Protests against white supremacy and police brutality erupted throughout the country at the end of May, spurred by the police killing of George Floyd. In Philadelphia, actions took place nearly every day for the past two months. These protests focused on specific issues ranging from prison abolition to violence against Black trans women, but were all united in their fight to protect Black lives. Now, the Paul Robeson House in West Philadelphia has received a grant to document the many parts of this uprising.
The grant comes from the Independence Public Media Foundation’s Community Voices Fund. This fund supports projects that elevate community voices in the Greater Philadelphia area during the COVID-19 pandemic. IMPF prioritized funding projects which amplify the stories of vulnerable people, preserve community memory, provide compensation to community members, and address systemic inequality. Preference was also given to organizations led by people of color and with operating budgets under $1 million.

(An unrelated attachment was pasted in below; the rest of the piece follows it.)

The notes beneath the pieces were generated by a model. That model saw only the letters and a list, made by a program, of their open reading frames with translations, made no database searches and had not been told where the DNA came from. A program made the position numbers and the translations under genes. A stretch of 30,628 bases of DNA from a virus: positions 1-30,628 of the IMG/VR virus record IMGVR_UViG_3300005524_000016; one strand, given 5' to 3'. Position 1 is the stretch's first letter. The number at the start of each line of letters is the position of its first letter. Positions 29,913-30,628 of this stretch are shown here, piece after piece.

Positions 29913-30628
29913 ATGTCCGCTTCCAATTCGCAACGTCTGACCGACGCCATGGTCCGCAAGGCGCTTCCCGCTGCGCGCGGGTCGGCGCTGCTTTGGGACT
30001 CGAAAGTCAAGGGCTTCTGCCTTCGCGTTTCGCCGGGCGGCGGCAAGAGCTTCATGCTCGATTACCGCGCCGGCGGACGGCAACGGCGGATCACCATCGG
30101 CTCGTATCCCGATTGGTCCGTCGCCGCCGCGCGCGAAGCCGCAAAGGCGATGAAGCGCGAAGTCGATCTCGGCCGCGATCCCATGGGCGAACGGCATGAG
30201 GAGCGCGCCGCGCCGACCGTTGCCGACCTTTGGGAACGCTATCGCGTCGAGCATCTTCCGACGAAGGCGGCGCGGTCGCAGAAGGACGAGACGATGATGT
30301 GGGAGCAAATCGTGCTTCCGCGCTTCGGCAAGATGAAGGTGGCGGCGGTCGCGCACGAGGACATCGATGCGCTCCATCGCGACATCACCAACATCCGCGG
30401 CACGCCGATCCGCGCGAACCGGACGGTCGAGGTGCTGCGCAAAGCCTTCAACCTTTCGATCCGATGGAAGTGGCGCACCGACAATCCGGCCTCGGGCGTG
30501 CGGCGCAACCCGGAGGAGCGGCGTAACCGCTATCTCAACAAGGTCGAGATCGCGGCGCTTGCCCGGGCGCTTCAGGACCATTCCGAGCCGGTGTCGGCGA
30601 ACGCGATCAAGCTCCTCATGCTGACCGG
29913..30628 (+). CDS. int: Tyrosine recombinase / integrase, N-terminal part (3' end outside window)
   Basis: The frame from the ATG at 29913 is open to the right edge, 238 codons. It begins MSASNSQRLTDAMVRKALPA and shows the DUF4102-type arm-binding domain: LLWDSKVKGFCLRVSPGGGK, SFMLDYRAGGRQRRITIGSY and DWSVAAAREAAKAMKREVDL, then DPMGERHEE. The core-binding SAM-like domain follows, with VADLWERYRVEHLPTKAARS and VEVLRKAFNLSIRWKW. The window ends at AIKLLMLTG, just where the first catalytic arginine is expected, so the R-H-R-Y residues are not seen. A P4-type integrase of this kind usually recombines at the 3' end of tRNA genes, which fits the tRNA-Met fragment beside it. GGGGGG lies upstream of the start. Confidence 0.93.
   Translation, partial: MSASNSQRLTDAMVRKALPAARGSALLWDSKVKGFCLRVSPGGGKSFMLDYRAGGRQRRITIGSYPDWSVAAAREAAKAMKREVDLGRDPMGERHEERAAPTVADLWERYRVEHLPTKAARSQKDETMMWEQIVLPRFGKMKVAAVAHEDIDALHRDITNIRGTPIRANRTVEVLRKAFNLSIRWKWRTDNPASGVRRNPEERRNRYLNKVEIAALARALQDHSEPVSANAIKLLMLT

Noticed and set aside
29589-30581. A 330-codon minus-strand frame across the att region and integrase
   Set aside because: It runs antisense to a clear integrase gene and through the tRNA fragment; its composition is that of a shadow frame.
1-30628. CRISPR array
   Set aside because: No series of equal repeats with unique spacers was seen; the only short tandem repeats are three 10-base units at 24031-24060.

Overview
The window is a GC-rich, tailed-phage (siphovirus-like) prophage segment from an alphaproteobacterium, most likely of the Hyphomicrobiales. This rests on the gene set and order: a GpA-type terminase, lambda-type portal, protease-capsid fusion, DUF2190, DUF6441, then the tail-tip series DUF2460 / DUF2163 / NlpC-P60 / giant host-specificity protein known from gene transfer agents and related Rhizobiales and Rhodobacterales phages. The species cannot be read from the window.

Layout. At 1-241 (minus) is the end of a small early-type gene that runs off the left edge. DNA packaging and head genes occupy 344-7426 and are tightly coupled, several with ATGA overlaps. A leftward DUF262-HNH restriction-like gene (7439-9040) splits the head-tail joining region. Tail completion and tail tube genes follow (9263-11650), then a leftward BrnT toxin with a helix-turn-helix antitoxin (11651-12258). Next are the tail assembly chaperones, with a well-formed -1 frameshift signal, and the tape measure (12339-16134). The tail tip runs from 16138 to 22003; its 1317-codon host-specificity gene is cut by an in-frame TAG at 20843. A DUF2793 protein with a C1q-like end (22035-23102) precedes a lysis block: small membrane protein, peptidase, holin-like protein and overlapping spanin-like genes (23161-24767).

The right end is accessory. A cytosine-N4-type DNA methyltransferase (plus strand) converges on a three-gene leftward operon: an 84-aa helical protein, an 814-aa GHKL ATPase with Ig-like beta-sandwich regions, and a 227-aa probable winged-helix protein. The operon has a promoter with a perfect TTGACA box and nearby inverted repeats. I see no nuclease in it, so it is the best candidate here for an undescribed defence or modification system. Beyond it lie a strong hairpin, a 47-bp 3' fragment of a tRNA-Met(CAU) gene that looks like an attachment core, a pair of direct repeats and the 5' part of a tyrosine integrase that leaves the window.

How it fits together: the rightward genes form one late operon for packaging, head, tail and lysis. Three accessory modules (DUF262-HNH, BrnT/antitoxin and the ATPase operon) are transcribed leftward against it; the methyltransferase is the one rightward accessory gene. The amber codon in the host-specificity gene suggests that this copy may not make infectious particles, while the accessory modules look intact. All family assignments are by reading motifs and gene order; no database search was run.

The Paul Robeson House received $33,500 to support its efforts to document the 2020 uprising. The project will consist of a time capsule book and a website of essays, photographs, and artwork preserving the community’s memories of the events of May and June 2020. The project will also focus on “intergenerational reflections of Black Philadelphians with an intersectional emphasis and attunement to the ongoing labor of ‘how we get free’.”
The Paul Robeson House was one of twenty awardees in this cohort of grants. Other organizations which received funding include First Person Arts, Jazz Philadelphia, and New Jersey Local News Lab Fund, among others. A full list of recipients can be seen here.